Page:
Hanover 300 Anniversary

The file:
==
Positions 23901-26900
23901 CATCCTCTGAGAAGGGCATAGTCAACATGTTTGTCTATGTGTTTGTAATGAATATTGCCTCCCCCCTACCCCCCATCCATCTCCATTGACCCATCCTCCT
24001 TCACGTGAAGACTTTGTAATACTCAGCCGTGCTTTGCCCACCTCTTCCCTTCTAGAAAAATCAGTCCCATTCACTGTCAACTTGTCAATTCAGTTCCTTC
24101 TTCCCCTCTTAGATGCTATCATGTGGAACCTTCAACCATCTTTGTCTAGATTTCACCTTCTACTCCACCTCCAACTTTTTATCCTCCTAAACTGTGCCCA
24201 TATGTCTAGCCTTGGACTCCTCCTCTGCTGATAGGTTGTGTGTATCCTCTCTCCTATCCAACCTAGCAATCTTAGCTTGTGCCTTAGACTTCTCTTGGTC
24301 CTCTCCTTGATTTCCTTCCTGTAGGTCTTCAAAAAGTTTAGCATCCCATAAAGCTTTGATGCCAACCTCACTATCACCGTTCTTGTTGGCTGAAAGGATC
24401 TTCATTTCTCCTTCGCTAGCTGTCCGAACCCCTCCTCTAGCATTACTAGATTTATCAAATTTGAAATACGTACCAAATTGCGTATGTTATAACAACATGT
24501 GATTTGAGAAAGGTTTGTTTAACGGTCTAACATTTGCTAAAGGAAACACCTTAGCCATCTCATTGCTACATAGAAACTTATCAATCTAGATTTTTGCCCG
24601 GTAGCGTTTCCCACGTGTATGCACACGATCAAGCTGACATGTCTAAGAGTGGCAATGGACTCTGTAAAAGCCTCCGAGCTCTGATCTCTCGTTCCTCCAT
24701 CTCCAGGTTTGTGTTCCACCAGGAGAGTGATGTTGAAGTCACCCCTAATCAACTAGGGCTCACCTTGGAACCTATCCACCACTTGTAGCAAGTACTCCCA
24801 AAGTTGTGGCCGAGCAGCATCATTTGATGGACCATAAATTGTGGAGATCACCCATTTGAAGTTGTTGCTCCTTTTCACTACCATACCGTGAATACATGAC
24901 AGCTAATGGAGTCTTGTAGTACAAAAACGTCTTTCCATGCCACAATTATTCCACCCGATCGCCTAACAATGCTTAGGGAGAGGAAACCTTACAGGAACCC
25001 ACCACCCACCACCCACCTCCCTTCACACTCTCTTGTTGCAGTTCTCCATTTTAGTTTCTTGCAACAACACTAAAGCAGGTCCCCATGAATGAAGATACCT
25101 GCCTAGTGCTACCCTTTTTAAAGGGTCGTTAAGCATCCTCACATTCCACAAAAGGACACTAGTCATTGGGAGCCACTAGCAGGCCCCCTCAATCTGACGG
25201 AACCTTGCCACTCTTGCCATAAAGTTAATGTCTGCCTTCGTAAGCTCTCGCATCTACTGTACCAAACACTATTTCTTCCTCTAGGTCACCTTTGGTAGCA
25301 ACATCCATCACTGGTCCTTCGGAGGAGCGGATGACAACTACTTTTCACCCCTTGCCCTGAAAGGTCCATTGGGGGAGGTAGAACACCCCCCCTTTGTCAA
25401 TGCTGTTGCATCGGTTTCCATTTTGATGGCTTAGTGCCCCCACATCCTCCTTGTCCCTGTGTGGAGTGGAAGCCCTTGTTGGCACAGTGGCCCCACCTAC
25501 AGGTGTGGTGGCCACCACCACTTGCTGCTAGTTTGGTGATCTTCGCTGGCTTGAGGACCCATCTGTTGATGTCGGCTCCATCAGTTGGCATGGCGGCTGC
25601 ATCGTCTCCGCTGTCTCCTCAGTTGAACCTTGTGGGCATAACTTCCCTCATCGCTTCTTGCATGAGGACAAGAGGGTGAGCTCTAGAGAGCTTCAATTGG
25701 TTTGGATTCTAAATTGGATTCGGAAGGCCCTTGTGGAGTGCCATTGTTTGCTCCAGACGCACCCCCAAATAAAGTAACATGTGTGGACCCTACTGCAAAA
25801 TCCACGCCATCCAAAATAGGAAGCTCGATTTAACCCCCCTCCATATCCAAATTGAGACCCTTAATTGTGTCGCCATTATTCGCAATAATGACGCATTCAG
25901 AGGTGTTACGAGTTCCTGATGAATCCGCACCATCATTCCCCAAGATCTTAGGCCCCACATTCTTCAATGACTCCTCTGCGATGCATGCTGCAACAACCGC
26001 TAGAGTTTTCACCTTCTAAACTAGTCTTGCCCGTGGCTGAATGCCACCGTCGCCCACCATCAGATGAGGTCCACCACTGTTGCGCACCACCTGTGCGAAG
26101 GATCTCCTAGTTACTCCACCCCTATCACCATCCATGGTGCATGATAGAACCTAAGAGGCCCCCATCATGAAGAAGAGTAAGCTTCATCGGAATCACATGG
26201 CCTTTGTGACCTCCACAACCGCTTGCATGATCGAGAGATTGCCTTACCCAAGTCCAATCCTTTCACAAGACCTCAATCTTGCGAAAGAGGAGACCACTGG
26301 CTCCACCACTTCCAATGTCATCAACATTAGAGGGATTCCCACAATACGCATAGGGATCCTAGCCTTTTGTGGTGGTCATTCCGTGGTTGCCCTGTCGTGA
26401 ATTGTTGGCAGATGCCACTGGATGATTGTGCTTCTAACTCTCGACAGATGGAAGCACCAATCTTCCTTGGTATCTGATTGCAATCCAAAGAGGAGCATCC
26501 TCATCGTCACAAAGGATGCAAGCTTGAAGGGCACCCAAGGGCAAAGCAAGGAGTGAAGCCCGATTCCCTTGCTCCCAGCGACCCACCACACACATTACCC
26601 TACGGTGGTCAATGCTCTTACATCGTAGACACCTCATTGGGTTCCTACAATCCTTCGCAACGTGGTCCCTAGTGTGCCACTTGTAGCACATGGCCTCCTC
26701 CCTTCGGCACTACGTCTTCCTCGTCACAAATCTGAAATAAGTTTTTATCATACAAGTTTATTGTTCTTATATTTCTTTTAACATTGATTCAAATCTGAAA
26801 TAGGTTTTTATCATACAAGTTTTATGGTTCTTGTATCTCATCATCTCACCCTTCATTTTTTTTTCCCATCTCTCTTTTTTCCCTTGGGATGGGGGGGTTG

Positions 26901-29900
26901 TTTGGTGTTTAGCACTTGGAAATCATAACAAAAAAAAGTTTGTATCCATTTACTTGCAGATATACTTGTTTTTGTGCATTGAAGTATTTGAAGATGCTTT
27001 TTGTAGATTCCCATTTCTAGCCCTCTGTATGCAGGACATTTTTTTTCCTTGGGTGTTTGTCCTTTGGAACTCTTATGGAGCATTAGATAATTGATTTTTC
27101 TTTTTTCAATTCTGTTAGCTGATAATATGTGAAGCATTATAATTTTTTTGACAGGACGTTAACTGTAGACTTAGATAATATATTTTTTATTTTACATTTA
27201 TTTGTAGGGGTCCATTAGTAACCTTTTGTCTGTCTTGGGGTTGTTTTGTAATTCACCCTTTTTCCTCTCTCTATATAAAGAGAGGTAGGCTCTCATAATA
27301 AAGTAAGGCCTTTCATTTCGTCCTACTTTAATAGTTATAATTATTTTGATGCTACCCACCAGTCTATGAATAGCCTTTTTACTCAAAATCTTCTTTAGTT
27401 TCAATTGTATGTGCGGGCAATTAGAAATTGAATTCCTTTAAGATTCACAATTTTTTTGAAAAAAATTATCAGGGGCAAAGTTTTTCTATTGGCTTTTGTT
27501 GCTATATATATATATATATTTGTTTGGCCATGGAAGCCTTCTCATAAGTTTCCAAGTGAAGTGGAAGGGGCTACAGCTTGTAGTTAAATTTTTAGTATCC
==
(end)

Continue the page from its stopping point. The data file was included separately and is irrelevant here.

NAME OF FEATURE | THE GLEANER | SUNDAY, NOVEMBER 5, 2023 4 have shaped our collective identity. I pause to honour our pioneers, the visionaries, and all those who have selflessly contributed to the growth and prosperity of our parish over the centuries. We celebrate the legacy of Sir Alexander Bustamante, our national hero from Blenheim, and Hon Percival James Patterson, former prime minister from Dias. They have helped in paving the way for politics and governance in Jamaica. The works of these pioneers have paved a way for us to come together as a parish to embrace diversity, and to uphold the values that define us. Hanover stands tall on the pillars of unity, compassion, and unwavering faith that has been a hallmark for our people throughout the years. Hanoverians here and abroad, let us renew our commitment to preserving the traditions and practices of our parish, while embracing the winds of change. I call on us all to walk in the footsteps of those who came before us. Just as they adapted to the evolving needs of their time, may we endeavour to do so as well, ensuring that our parish remains a sanctuary and a beacon of hope for generations to come. Remember, also, that as we commemorate this 300-year milestone, we will not forget the responsibility we carry to leave a lasting legacy for the future. May we continue to foster a spirit of inclusivity, compassion, and service within our parish. Let us promise to stand up for justice, brotherhood and peace, to work diligently and creatively, to think generously and honestly, so that this our beautiful parish will increase in beauty, fellowship and prosperity, and play her part in advancing the welfare of the whole human race. Hanoverians join with me as we lift our hands in bonds of harmonious unity, symbolic of our testimonies of resilience and devotion, and declare that we are indeed blessed! May God continue to bless our parish abundantly . SHERIDAN SAMUELS Mayor of Lucea BLESSED CONTINUED FROM 3 HANOVER HOLDS the title of the smallest parish in Jamaica as it only has an area of 1,772 miles or 458.43 sq km. However, the terrain is mainly low lying with some mountainous regions. It also holds the distinction of being the second rainiest parish in the country. The towns include: Green Island, Sandy Bay, Ramble, Dias, Cascade and Lucea. The parish is bordered by St James in the easterly section and by Westmoreland in the south. The exact name was derived from George I, then monarch, who had familial ties with the house of Hanover in Germany. Initially, there was the proposal to name the parish St Sophia to commemorate the memory of King George I mother, but it was overruled by the Assembly. There is evidence that the original inhabitants – the Tainos – once resided in the parish as their remains have been found at Rhodes Hall Estate, Kew Estate, Haughton Hall Estate, Green Island Harbour and New Found River. The Spanish later occupied the island after the voyage of Christopher Columbus who claimed it as a part of Spanish colony. At the introduction of the Spanish, the Tainos were decimated as a result of Spanish brutality and diseases which they contracted from the Spanish. Piracy was also one of the hallmarks of the early history of Hanover. Pirates would operate from the nearby coast, specifically Negril Bay, which was once an embarkation point for pirates. In fact, Henry Morgan who later became Governor of Jamaica was said to be the owner of 4,000 acres of land in Riley, outside of Lucea. After the expulsion of the Spanish in 1655, the English laid claim to the island. Officially, Hanover was established on November 12, 1723 from a section of Westmoreland. The reason given was to facilitate the “ease of the inhabitants”. Prior to that, the residents had signed a petition complaining about the expense and inconvenience that they incurred, for example, having to travel up to 50 miles to pay taxes. Supported by slaves from Africa, Lucea had its fair share of plantations and was a key participant in producing sugar during the 17th and 18th century. In 1776 sugar and rum from the estates were exported from Lucea. By 1768, the parish had 71 sugar plantations, 13,571 slaves, 8,942 heads of cattle and an annual production of 7, 500 barrels of sugar for that year. A census conducted in 1824 revealed that there were: 502 whites, 1,438 free coloureds and 22,945 slaves. During colonial times, Lucea was a vibrant trade port as it was quite common for sales of slaves to take place at the port. RELIGION During the 18th century there were attempts to introduce more The history of Hanover Photograph showing the former home for the Inspector of Police for Hanover at Rusea’s High. OCCASION CONTINUED FROM 2 determination, and resilience have always shone through. It is this spirit that makes Hanover a true symbol of Jamaican strength and character. As a member of parliament, I am immensely proud to represent a place that embodies the very essence of Jamaica. Hanover’s cultural heritage, its traditions, and the warmth of its people are a source of inspiration to us all. Today, we not only celebrate the past, but also look forward to the future. The next 300 years for Hanover hold the promise of growth, development, and prosperity. It is our duty, as representatives and citizens, to ensure that Hanover continues to prosper and maintain its unique character. May its legacy continue to inspire generations for the next 300 years. TAMIKA DAVIS Member of Parliament PLEASE SEE HISTORY, 5 H AHNAONVOEVRE3R0 03T0 H0 TAHNANNI VNEI VRESRASRAYRFYEFAET UATRUER E | S U N DAY, N OV E M B E R 12 , 2 0 2 3